Except in certain North-Eastern regions, canines are not considered suitable for consumption
  • Benj96
    1.6k
    What natural processes?Vera Mont

    I meant strictly in regard to trophic levels of nature. Not whether the animal is domesticated or not. Domesticated animals still do what is natural to them within the confines and conditions we set up for them. They still eat grass/ crops that photosynthesise (uses solar energy) to generate food. Again.. Whether we feed it to them that grains directly or they are free to eat grass from the ground themselves is irrelevant to the energy source.

    Artificial/synthetic meat doesnt eat. It is grown on purified minerals and exercised mechanically by machines all of which take electricity to incubate/nurture
  • Benj96
    1.6k
    Yes, the important thing is never what's good for the world or the people, but what's good for the morbidly obese bank accounts of the ultra-wealthy.
    I despair. This is all coming far too late, in the looming shadow of a retrograde political swing and closing-panic. Half a century ago, we might have been able to avert destruction; even two or three decades' head-start might have mitigated the coming disa
    Vera Mont

    Well you might be right the system is stubborn to change and any change that is occuring certainly is tardy. But it's never too late to adapt to current conditions. If it was then we may as well be dead already. Which I disgree with. We must persevere even when the odds seem set against us. That is the survival instinct
  • Benj96
    1.6k
    What I try to say is that we cannot replace the proteins of animals with chemistry or technological stuff. I am agree those tablets or pills are full of vitamins, proteins, energy, etc... but they are just a "substitutejavi2541997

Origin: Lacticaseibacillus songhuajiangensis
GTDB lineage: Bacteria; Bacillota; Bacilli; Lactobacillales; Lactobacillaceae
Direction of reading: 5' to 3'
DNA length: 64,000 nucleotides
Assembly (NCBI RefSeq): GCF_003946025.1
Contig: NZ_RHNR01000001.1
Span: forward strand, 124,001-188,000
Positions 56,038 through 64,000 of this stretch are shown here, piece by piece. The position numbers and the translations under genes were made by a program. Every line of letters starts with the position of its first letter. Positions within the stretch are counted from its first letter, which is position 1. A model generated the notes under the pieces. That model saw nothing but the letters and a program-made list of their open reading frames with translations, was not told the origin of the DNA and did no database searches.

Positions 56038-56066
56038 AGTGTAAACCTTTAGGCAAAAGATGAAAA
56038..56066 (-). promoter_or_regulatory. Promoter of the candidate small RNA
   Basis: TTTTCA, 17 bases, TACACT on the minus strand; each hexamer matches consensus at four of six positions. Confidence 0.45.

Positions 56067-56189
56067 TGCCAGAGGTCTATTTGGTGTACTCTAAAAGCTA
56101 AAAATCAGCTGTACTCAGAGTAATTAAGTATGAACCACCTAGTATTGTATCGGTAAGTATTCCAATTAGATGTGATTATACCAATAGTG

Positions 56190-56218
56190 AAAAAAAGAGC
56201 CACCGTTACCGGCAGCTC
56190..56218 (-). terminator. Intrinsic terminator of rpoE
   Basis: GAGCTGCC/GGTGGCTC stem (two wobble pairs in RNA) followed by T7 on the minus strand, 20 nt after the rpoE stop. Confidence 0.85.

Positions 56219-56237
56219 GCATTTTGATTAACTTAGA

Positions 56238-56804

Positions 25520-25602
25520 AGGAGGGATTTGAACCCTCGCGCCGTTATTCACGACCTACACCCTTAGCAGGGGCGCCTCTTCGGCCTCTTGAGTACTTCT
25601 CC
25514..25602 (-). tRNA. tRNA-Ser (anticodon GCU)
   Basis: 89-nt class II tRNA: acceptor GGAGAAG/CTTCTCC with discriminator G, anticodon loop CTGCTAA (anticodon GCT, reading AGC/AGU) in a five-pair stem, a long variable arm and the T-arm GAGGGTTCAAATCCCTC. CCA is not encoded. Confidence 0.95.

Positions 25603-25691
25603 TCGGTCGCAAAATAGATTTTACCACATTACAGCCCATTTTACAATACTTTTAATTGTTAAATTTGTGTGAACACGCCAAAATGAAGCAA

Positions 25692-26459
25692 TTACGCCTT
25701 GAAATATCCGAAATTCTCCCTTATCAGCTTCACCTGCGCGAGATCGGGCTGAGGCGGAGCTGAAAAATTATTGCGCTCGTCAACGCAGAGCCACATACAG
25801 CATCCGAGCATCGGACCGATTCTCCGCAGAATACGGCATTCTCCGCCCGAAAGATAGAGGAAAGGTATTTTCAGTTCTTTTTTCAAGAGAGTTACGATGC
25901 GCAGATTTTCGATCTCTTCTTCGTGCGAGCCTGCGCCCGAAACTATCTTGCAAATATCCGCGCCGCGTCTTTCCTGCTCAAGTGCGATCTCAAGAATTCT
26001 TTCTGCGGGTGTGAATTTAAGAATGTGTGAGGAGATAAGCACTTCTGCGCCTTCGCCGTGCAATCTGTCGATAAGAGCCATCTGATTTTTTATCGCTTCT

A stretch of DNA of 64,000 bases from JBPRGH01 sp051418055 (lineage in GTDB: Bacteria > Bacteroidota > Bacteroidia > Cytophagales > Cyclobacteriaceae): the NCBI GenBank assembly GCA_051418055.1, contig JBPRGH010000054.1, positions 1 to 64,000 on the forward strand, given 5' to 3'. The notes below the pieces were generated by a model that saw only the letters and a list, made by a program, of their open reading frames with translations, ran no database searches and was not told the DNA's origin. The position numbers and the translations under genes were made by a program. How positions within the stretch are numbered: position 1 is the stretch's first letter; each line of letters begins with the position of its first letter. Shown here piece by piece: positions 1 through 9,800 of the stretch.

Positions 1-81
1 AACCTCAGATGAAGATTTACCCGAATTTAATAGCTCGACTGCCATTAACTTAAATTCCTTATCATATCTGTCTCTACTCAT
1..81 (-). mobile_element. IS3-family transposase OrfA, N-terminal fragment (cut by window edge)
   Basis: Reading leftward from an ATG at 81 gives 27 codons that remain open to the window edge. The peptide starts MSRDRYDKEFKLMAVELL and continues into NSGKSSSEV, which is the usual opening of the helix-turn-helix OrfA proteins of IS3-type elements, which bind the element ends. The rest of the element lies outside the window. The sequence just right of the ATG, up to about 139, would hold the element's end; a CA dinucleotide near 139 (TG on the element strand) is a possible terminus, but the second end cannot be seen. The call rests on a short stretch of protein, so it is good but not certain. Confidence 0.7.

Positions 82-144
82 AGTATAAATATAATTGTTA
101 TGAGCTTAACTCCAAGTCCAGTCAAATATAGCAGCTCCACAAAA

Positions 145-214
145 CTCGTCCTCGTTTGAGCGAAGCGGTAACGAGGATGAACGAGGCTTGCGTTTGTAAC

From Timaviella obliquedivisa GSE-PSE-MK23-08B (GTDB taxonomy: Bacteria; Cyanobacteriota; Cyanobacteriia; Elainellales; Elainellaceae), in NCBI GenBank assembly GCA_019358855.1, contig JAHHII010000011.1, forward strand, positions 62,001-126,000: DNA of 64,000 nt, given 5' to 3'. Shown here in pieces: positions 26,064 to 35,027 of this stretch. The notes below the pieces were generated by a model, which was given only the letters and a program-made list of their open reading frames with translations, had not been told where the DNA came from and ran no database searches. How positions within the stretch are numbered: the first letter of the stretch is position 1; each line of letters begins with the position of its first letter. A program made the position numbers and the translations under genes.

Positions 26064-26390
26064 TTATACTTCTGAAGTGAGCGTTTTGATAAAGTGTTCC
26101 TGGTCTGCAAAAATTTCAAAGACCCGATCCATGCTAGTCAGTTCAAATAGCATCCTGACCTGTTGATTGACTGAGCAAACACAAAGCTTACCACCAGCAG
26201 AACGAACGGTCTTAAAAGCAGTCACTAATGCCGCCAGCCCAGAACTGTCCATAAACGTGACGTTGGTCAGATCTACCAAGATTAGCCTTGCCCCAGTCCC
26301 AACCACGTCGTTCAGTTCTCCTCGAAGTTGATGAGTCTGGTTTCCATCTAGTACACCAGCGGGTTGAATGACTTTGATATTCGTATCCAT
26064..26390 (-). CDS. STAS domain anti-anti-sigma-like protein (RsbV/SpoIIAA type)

Why can we not replace protein with source A with an identical protein from source B? I don't reallynget your argument. Substituting something with something identical is hardly a substitution of any less quality.

    Animals are chemistry. They are made of molecules like anything else. For example animals make insulin, and so does genetically engineered E. coli bacteria. Does that mean that human insulin derived from bacteria is any less functional or healthy than human derived insulin in thr treatment of diabetes.

    Its just a chemical. Identical in every way regardless of source. Many diabetics are alive today because of bacterial insulin production. And I don't see the difference here with eating artificial meat that has the same fat protein vitamin and mineral content as natural organic meat sources. The only difference is an animal didn't have to be slaughtered to obtain it.
  • Vera Mont
    860
    They still eat grass/ crops that photosynthesise (uses solar energy) to generate food. Again.. Whether we feed it to them that grains directly or they are free to eat grass from the ground themselves is irrelevant to the energy source.Benj96